August 16, 2022

Farm to Fork chef eats up his passion

Part 2 of the second Farm to Fork event in Creston

By Jane Logan, Contributing Writer

It begins with a friendly group email that blankets other chefs’ inboxes; the email may look something like, “I’ve been asked to cook a five-course plated dinner for 30 in a bank building in Maxwell, and the banker just happens to be the town mayor. Anyone available?”

Executive Chef Aaron Holt writes emails like these, and often those of his friends who respond first are those who help him prepare that dinner. “These are all people that I’m friends with, who I know through the industry,” he says of his email recipients, all of whom have long histories of food preparation and service. “I just put out a list of dates, and they call me. There’s no labor shortage here.”

Sometimes, in fact, Holt fields so many dinner requests that he can’t prepare them all himself, so his friends take over. “They’re all highly-trained professionals,” he says. And highly-trained they are: James Beard nominees, celebrated sommeliers, a graduate of a France culinary school, and equally revered owners of restaurants and food trucks, “We may be a hodgepodge, but we all keep the passion going,” he reports.

It’s not an easy job, but they enjoy doing it.

Before 6 a.m. the morning of the dinner, Chef Aaron is out among his raised produce beds on his 53-acre farm in Story County, picking through his vegetables, edible flowers and micro greens to garnish that night’s presentation. “I like to pick everything as close to dinner as possible,” Chef Aaron explains. “I take them straight from the garden, wash and rinse them, and put them in a cold refrigerator.”

Then the packing begins: “I pack up the coolers, the hot wells, the cookers, and all the other materials I will need,” he says, adding that all this packing, delivering, unpacking and prep is a time-consuming necessity in his line of work.

After he arrives at day’s venue, unloads his supplies and refrigerates his produce, he might make the vinaigrettes and marinades. “I’ll set out the cheese and vegetables, and cut it all on site. They look prettier and more vibrant if I cut it there.”

Chef Aaron may prepare the desserts and transport them to the venue, “but I cut all the berries and macerate them close to the time that I serve them.” By the end of the event, “I’m pretty much running on pure adrenalin.”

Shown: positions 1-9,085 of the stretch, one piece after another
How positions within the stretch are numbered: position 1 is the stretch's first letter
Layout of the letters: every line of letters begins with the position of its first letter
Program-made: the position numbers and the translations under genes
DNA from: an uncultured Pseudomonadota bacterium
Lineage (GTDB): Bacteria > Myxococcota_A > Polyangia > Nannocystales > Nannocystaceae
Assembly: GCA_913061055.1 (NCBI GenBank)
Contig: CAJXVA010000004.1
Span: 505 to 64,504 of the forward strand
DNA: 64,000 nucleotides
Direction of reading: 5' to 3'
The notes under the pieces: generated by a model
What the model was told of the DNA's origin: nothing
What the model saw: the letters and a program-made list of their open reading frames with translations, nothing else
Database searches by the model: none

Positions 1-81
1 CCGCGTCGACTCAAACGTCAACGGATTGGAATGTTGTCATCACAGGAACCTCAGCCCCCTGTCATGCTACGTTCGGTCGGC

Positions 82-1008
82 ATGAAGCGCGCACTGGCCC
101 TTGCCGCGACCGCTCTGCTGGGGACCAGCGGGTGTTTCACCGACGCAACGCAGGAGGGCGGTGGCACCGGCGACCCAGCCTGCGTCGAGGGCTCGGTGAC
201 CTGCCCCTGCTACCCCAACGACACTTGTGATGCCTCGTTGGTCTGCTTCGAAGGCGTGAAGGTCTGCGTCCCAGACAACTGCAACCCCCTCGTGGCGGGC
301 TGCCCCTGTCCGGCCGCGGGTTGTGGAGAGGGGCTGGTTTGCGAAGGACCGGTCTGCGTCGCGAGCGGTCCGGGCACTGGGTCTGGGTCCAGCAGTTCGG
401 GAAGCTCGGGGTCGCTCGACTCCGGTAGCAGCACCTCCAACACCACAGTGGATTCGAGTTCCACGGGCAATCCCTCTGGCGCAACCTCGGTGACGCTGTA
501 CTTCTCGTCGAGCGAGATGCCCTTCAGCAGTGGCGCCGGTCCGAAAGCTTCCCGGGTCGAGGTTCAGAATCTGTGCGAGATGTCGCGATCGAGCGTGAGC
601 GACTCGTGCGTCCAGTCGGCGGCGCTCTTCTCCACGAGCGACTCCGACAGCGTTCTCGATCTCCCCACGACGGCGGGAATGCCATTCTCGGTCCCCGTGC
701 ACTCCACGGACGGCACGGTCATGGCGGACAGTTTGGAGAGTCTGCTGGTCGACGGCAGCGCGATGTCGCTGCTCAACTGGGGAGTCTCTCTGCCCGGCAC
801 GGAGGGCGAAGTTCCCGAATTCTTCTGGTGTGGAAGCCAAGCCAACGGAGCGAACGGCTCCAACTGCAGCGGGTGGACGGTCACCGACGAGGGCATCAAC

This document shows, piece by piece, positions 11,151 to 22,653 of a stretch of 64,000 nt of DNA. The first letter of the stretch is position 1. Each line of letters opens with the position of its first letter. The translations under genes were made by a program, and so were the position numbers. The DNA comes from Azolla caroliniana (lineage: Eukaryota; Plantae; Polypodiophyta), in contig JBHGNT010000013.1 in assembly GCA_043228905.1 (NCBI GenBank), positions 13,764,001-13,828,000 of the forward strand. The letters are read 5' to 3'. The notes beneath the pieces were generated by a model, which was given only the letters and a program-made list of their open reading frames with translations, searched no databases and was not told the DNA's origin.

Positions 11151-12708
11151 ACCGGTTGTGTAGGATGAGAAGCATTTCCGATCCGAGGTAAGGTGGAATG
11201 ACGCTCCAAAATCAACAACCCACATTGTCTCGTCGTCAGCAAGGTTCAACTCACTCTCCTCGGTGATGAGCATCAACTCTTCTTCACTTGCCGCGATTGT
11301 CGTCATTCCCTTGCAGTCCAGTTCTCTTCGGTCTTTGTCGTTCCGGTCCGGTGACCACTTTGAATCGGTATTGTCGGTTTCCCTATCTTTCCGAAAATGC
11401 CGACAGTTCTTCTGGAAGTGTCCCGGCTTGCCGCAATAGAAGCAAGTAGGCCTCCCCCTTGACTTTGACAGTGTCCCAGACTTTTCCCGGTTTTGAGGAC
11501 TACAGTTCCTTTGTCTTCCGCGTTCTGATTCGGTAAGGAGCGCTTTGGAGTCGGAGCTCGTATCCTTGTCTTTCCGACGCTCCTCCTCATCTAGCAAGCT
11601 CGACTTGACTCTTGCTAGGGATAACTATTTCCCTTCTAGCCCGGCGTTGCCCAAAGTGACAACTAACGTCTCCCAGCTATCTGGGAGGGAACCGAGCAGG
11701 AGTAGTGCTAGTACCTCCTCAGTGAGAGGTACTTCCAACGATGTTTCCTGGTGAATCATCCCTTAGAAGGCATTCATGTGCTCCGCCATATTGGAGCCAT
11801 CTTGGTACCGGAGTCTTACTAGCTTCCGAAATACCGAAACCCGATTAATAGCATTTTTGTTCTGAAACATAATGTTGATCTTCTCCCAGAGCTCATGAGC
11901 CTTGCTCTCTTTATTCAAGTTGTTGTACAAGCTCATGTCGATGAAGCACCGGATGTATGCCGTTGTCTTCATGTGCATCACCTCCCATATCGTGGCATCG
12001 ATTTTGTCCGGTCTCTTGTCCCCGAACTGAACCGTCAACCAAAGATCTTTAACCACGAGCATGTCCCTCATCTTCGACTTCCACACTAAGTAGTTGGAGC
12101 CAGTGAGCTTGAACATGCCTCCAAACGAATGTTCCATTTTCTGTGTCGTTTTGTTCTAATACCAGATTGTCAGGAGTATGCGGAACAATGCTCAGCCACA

To execute the dinner “is the easiest part,” he says of the 17 hours or so he spends preparing the meal, driving to the venue, and prepping his product. Then after the meal? “I break it all down, and spend another 10 to 12 hours the following day cleaning, doing dishes and repacking.”

At times, he must also furnish the plates and silverware for dining. “I had a five-course plated meal, and I had to bring all my own plates and stuff, so I contacted local artists that throw pottery. They furnished the plates for me,” he recalls. “Another time, I found a person [in Iowa] who makes wooden spoons, and we used those.”

Oftentimes, the venues hire servers for their dinners. “I kind of like the hometown feel,” he says of the high school students often used as runners and waiters at his private, as well as Farm to Fork, dinners. “I give them a crash course ahead of time: ‘keep the silverware on the table, make sure the waters are always filled, set plates down from the right side so the customer knows where you’re coming from.’” To raise his voice is not an option, he says. “I don’t yell until I see that they’re not having fun,” he says with a chuckle. “If they’re frowning, I get them to have fun. I want everyone to know that we’re excited to be here.”

“Usually they love it by the end,” he adds. “We feed them some food.”

On Sept. 4, Chef Holt will prepare a four-course family-style Farm to Fork dinner that features local Iowa produce, protein and pairings prepared by the chef. In partnership with the UCDA, the Farm to Fork committee in Creston will close part of Montgomery Street in front of the Elks Lodge to host its second annual dinner; Creston and East Union FFA members will wait the tables. A limited number of tickets are available at $100 per diner and are transferable, but not refundable.

Tickets are available on the Facebook pages for “Creston Iowa Farm to Fork” and the “Union County Development Association” until all 86 are sold. Look for an online link to Eventbrite for tickets.